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Urban aria

Urban aria

Lavanya Sankaran’s new book examines the complexities inherent in a postindustrialised metropolis, says Time Out

The Bangalore that’s presented in the pages of The Hope Factory, a book by Lavanya Sankaran, is a familiar city, constrained by bureaucracy, corruption and of course, the limitation of class. The author describes the flesh and bones of this metropolis by way of two parallel stories: that of Anand, an upper middle class entrepreneur whose dream is to expand his factory by buying new land in the city, and Kamala, who works as a maid in Anand’s bungalow, and purposes her life around that of her son, Narayan.

“It’s a personal exploration using whatever talent sets I have, and what I am capable of,” said Sankaran, who worked on the novel for the last six years. “When you’re writing literary fiction, you are not just being a sociologist, you’re being a political analyst, an economic analyst; it’s more multi-layered.”

Sankaran examines the impact of industrialisation and the resultant urbanisation. “We are seeing this huge urban boom – the expansion of cities in what were earlier fields, slums,” said Sankaran, referring to Anand’s plan to buy up for farm land for his factory and Kamala’s home being swallowed up by the city gradually “It’s happening, not just from one generation to the other. It’s happening every five to ten years now.” Through her two protagonists, Sankaran explores the country’s many contradictions – the haves and the havenots, the middle class and the poor, the individual and the family – while steering clear of stereotypes that are often a mainstay in Indian literary fiction. For instance, while Anand is busy negotiating with the Japanese for a new automobile contract, his staff insists on following auspicious temple rituals for the deal to go smoothly.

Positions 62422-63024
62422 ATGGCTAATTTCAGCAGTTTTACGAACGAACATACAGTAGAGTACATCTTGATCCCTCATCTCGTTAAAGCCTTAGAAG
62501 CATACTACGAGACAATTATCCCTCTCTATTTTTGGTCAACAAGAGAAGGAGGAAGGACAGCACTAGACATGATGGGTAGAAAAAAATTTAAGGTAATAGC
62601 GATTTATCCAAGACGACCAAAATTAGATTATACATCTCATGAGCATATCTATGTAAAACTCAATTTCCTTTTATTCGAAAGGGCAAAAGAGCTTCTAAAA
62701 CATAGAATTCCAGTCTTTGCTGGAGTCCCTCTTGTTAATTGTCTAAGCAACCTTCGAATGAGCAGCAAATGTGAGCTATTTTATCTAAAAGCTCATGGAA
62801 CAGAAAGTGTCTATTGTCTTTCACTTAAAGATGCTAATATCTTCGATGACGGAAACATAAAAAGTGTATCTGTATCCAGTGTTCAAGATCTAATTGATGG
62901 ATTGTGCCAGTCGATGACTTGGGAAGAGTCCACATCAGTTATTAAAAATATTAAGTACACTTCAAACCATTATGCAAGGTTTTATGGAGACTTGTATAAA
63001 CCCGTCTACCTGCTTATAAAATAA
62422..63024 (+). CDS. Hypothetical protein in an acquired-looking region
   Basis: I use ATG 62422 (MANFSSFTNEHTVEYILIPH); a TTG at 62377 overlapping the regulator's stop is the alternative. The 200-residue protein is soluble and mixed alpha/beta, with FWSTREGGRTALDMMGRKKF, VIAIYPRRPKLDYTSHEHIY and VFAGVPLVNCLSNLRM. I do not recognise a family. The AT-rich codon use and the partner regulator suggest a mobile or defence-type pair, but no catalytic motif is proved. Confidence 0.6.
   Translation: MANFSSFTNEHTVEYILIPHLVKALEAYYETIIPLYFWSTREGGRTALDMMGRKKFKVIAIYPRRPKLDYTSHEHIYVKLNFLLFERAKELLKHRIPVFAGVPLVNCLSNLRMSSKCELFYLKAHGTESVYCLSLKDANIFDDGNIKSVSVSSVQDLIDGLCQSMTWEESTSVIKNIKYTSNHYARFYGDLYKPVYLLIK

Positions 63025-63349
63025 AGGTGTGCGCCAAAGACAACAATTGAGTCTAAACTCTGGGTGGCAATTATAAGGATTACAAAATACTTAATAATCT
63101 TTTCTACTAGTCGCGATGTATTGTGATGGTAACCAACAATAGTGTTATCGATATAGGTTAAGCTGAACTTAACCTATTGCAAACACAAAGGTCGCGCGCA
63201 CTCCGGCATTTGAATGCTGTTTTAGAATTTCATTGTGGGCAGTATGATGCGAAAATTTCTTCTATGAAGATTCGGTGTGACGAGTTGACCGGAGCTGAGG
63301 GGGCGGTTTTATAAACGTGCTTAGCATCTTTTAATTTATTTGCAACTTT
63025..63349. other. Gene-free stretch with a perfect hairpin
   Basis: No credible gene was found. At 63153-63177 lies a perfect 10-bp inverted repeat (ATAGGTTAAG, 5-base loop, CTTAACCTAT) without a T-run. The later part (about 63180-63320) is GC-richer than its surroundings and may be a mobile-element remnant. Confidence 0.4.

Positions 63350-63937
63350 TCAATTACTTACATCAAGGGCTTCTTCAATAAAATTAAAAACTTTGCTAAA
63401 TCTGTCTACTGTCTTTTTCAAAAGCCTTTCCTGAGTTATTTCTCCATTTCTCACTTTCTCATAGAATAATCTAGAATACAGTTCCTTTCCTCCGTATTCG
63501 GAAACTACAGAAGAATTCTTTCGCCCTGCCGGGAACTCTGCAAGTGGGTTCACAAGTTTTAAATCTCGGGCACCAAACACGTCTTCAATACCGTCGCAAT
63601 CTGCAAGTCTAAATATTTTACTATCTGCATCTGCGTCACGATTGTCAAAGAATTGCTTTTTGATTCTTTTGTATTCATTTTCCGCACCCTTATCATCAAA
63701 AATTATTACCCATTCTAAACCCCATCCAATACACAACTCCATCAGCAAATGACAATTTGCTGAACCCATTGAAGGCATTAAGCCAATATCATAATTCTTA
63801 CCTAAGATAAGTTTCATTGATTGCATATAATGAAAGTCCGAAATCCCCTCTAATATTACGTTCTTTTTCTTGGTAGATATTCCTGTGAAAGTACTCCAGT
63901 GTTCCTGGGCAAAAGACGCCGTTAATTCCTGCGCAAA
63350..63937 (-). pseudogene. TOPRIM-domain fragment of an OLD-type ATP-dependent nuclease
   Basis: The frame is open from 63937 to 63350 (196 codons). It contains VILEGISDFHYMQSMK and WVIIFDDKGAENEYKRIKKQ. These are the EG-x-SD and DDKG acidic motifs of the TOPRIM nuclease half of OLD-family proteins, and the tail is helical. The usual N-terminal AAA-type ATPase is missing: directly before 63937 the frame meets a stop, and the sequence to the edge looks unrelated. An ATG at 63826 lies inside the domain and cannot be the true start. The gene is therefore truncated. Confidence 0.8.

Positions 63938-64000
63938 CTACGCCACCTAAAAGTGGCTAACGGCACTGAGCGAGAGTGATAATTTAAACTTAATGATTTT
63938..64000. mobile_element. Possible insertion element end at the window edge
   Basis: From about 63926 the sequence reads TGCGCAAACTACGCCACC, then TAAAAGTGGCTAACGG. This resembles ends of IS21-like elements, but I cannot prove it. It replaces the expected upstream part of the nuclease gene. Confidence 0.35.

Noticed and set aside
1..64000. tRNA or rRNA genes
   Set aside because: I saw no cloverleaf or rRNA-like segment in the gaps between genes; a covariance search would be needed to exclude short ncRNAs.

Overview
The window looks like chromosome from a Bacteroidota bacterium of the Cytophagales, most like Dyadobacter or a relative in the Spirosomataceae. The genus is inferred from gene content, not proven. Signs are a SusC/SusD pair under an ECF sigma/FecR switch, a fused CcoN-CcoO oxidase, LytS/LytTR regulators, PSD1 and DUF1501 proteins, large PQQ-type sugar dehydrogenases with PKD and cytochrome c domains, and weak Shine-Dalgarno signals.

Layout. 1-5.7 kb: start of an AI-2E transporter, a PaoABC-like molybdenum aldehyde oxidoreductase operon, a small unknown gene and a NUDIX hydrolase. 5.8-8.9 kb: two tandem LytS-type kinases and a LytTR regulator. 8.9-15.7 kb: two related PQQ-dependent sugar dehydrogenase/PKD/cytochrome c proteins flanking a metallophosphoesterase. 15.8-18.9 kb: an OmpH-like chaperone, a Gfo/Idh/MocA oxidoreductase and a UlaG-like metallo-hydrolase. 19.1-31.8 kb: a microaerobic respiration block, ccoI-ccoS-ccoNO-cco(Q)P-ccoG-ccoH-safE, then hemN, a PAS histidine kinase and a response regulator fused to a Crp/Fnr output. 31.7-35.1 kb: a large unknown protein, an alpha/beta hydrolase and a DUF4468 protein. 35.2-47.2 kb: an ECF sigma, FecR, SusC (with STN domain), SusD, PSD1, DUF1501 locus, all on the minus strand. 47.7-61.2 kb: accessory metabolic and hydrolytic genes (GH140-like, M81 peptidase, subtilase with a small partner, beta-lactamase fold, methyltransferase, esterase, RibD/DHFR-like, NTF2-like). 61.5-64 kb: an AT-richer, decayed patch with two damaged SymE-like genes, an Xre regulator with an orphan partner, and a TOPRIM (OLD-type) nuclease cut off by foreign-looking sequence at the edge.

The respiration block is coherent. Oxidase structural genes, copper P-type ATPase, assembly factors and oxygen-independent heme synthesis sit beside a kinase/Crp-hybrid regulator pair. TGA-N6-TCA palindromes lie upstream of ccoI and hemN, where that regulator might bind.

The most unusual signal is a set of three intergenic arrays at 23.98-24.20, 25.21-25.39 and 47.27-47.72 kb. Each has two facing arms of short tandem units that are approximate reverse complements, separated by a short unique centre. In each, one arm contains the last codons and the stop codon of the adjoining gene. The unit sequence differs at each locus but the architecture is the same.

To colour the character of a young entrepreneur, Sankaran shadowed people who worked in industries to figure out how Anand’s daily life would play out. “If you’re writing about something, you have to do it with an understanding of all the issues involved,” she explained. “But to construct characters that are complete in themselves, that is the crux – one of the reasons why it took six years. I didn’t want to handle anyone with the stamp of a stereotype.” This is Sankaran’s second book – her first, The Red Carpet, is an anthology of short stories about Bangalore. This time around, the city she visits could be any metropolis in the country. “You can think of something complex, and India will out-bizarre it,” laughed Sankaran. “I wanted very everyday characters, driven by very everyday concerns. They are not victims. They are reaching for opportunities. They have to manoeuvre the obstacle race of life.” Sankaran deftly evokes empathy for her characters. In fact, Kamala, who is a single mother and has migrated to the city, turns out to be a strong feminist voice who defies the usual fatalist behaviour expected of her.

What makes Sankaran’s book a refreshing read is that it’s not melancholic. Her characters brave the odds of migration, single parenthood, scheming relatives and keep moving forward. “This is a country that doesn’t give up,” she said. “There is poverty, poor infrastructure and incredibly bad governance, to corruption on an epic scale. Yet we deal with it, we wake up and continue. That’s one of the reasons why I like the title… because India is the hope factory. But, hope is a doubleedged sword, there is epic failure on the other, you can’t look at one without the other.”

Lavanya Sankaran Hachette India, R550

By Bijal Vachharajani

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